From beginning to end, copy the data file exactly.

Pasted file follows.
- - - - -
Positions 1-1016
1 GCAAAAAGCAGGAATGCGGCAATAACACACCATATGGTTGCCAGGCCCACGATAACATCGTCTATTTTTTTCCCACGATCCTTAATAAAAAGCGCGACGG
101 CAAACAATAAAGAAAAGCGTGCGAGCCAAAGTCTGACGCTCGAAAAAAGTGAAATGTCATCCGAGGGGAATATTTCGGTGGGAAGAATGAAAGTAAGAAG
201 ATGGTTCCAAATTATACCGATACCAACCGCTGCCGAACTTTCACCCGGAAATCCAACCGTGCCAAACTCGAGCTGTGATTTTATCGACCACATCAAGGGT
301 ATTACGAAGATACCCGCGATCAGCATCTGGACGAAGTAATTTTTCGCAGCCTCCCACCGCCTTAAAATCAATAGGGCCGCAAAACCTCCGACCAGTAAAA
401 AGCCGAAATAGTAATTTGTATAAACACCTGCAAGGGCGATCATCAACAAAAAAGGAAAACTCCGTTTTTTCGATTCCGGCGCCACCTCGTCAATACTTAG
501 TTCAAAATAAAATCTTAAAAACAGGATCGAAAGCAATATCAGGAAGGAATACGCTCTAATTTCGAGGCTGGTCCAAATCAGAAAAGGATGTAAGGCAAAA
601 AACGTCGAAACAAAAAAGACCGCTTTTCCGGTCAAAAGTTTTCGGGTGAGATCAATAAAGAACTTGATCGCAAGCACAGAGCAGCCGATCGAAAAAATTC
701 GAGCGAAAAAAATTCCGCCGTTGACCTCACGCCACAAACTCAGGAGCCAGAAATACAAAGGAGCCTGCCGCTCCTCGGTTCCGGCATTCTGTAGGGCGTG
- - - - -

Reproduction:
Positions 1-1016
1 GCAAAAAGCAGGAATGCGGCAATAACACACCATATGGTTGCCAGGCCCACGATAACATCGTCTATTTTTTTCCCACGATCCTTAATAAAAAGCGCGACGG
101 CAAACAATAAAGAAAAGCGTGCGAGCCAAAGTCTGACGCTCGAAAAAAGTGAAATGTCATCCGAGGGGAATATTTCGGTGGGAAGAATGAAAGTAAGAAG
201 ATGGTTCCAAATTATACCGATACCAACCGCTGCCGAACTTTCACCCGGAAATCCAACCGTGCCAAACTCGAGCTGTGATTTTATCGACCACATCAAGGGT
301 ATTACGAAGATACCCGCGATCAGCATCTGGACGAAGTAATTTTTCGCAGCCTCCCACCGCCTTAAAATCAATAGGGCCGCAAAACCTCCGACCAGTAAAA
401 AGCCGAAATAGTAATTTGTATAAACACCTGCAAGGGCGATCATCAACAAAAAAGGAAAACTCCGTTTTTTCGATTCCGGCGCCACCTCGTCAATACTTAG
501 TTCAAAATAAAATCTTAAAAACAGGATCGAAAGCAATATCAGGAAGGAATACGCTCTAATTTCGAGGCTGGTCCAAATCAGAAAAGGATGTAAGGCAAAA
601 AACGTCGAAACAAAAAAGACCGCTTTTCCGGTCAAAAGTTTTCGGGTGAGATCAATAAAGAACTTGATCGCAAGCACAGAGCAGCCGATCGAAAAAATTC
701 GAGCGAAAAAAATTCCGCCGTTGACCTCACGCCACAAACTCAGGAGCCAGAAATACAAAGGAGCCTGCCGCTCCTCGGTTCCGGCATTCTGTAGGGCGTG